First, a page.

How do you go about characterizing a directly imaged planet around another star? In the absence of a transit, one way is to apply theoretical models of planetary formation and evolution to the light spectrum you’re working with. When a team of researchers led by Marie-Ève Naud (a graduate student at the Université de Montréal) used these methods on direct imaging data from four different observatories to characterize a planet 155 light years from the Earth, they arrived at a temperature of some 800 degrees Celsius. The work drew inferences based upon the location of the newly detected world. For the planet, GU Piscium b, orbits a star that is a member of the AB Doradus moving group, some 30 stars that move together with the star AB Doradus.
The AB Doradus association is helpful because a moving group is made up of stars of roughly the same age and metallicity, a sign they probably formed in the same location. The fact that these are young stars, perhaps 100 million years old, also helped the team pull together an estimate of the planet’s mass, some 9 to 13 times that of Jupiter. The striking thing about GU Piscium b is that it orbits at about 2000 AU, the farthest exoplanet from its host that I am aware of. A single trip around its star would take GU Piscium b some 80,000 years. That distance makes infrared detection possible, particularly since young planets like this are still cooling and are therefore brighter.
Image: The planet GU Piscium b and its star GU Piscium. This image is composed of visible and infrared images from the Gemini South telescope and an infrared image from the CFHT. Because infrared light is invisible to the naked eye, astronomers use a color code in which infrared light is represented by the color red. GU Piscium b is brighter in infrared than in other filters, which is why it appears red in this image. Credit: Gemini Observatory/OMM/CFHT/W.M. Keck Observatory.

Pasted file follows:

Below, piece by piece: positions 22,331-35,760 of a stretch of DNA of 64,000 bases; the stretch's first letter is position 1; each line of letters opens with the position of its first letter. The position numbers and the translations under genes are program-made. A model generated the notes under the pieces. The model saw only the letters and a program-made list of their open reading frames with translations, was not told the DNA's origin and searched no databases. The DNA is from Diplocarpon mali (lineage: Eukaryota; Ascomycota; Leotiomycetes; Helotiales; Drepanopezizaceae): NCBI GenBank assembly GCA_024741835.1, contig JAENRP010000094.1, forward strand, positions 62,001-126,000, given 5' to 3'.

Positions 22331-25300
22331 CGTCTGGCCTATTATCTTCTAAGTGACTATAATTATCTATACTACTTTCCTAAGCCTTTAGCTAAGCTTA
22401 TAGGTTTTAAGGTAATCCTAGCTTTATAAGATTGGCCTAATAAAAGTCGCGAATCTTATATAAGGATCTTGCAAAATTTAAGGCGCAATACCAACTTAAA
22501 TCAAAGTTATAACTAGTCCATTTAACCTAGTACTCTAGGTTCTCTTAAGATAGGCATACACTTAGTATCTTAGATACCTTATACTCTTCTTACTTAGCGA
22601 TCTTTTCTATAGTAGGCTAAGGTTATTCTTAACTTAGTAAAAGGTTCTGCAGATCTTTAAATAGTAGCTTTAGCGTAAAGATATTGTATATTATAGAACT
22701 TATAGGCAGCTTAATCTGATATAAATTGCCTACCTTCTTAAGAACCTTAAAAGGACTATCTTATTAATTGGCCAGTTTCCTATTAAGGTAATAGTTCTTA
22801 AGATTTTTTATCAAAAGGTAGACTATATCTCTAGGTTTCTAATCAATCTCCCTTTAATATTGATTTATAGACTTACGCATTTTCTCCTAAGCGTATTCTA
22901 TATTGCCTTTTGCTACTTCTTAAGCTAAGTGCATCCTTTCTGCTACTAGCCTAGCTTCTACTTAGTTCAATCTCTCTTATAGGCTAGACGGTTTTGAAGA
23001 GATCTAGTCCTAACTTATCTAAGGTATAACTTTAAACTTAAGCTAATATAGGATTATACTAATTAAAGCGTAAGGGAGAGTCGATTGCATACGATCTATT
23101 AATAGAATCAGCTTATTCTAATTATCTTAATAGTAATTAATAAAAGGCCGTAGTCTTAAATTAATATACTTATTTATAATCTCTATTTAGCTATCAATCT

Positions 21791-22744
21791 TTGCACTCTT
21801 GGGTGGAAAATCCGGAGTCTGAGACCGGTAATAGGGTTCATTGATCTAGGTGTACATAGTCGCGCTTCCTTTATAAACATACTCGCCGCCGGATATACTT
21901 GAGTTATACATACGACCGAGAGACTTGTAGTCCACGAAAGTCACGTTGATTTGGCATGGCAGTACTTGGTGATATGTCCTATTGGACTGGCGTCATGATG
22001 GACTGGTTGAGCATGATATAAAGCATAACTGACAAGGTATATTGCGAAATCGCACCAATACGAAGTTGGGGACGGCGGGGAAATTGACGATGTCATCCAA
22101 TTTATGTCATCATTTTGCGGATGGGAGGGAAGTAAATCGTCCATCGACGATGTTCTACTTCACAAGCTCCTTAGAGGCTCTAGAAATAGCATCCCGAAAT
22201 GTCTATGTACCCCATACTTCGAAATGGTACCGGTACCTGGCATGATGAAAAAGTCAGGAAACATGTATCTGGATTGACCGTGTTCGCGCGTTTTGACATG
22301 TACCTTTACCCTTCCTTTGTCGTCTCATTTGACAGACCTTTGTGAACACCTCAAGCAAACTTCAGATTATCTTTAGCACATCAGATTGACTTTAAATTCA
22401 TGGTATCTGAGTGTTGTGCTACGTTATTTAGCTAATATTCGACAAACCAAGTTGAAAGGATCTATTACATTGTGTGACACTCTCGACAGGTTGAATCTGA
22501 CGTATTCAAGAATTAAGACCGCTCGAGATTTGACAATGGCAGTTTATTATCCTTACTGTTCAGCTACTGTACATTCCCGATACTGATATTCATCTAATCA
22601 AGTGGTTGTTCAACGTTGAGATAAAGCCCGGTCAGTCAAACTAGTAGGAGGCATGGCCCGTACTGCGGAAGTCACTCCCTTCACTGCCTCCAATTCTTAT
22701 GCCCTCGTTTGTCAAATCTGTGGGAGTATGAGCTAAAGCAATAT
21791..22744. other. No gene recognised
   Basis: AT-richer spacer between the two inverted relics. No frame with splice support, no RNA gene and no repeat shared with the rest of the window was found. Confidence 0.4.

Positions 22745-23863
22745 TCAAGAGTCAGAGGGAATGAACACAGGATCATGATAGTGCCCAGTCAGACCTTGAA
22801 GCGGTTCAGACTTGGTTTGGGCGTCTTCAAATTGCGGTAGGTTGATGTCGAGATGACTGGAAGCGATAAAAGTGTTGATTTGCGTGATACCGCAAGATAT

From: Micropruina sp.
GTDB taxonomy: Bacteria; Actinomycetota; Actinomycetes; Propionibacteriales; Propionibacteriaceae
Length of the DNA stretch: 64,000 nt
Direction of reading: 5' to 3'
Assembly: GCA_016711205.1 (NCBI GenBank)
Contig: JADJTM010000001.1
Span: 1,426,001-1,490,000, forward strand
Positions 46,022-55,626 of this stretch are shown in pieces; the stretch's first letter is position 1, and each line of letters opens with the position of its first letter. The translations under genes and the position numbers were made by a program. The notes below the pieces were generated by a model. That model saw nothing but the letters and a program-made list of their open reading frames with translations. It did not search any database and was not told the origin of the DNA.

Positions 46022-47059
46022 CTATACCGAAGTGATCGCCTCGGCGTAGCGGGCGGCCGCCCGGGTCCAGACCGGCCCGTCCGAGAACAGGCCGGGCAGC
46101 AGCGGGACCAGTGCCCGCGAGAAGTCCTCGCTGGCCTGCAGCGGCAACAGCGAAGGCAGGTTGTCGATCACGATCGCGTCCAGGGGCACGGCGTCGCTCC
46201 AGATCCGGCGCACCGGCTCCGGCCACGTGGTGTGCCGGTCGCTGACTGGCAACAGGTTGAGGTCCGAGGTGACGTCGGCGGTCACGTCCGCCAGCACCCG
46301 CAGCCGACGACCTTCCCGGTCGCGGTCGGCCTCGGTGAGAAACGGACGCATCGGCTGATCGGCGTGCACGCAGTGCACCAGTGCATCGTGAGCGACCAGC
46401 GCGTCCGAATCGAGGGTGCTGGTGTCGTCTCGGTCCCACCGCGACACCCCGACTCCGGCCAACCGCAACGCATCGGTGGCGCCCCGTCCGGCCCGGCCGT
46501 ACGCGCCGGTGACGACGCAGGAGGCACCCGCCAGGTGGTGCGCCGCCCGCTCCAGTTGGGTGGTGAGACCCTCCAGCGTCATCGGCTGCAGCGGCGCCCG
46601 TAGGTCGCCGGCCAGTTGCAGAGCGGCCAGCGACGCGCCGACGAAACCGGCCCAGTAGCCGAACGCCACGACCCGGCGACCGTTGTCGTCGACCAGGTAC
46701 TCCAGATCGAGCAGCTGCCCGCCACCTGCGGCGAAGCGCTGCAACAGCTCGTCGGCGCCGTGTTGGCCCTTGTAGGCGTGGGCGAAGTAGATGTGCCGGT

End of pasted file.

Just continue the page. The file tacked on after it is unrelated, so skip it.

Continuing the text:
René Doyon, director of the Observatoire Mont-Mégantic (OMM) some 200 kilometers east of Montreal, calls GU Piscium b “a true gift of nature,” noting that its large distance from the star means a number of instruments can study it in depth, including smaller telescopes like the one at OMM. In this case, the work also involved the Gemini Observatory, the Canada-France-Hawaii Telescope (CFHT) and the W.M. Keck Observatory, whose combined resources produced images at a variety of wavelengths. Having such a clearly defined object for direct imaging studies should be helpful as we work on imaging planets closer to their stars.
On that score, a nod to the debut of the Gemini Planet Imager (GPI), whose first image produced the high-quality result shown below. This is Beta Pictoris b, some 63 light years from Earth, seen through a single 60-second exposure. The GPI’s advanced optics can detect planets down to Jupiter mass orbiting stars similar to the Sun, whereas the previous generation of adaptive optics could image planets no smaller than three times Jupiter’s mass, and only planets as far from their star as Saturn or Neptune is from the Sun.
Image: The bright white dot is the planet Beta Pictoris b, glowing in the infrared light from the heat released when it was formed 10 million years ago. The bright star Beta Pictoris is hidden behind a mask at the center of the image. (Image processing by Christian Marois, NRC Canada).
So we’ve had only a few planets directly imaged, but we’re making progress. Enough so that Bruce Macintosh, principal investigator on the GPI project, predicts in the team’s paper on this work that the planet may transit the host star in 2017, based on information gleaned from the GPI dataset, which yielded clues to the planet’s orbit. A transit of a directly imaged planet would open up in-depth investigation of the planet’s characteristics — remember that Kepler, although it has found thousands of transiting worlds, cannot produce direct imagery of any of them.
And no, not even the Gemini Planet Imager, in operation since November at its site in Chile, will let us see planets as small as the Earth. But Macintosh sees a continued and positive evolution in our capabilities. “…[I]t’s a step on the road,” he added. “Some day a future space telescope will use the same technology, and be able to see an Earth around one of these nearby stars.”
The Beta Pictoris b paper is Macintosh et al., “First light of the Gemini Planet Imager,” published online by Proceedings of the National Academy of Sciences (abstract). The GU Piscium b paper is Naud et al., “Discovery of a Wide Planetary-Mass Companion to the Young M3 Star GU Psc,” The Astrophysical Journal Vol. 787, No. 1 (2014). Abstract and preprint available.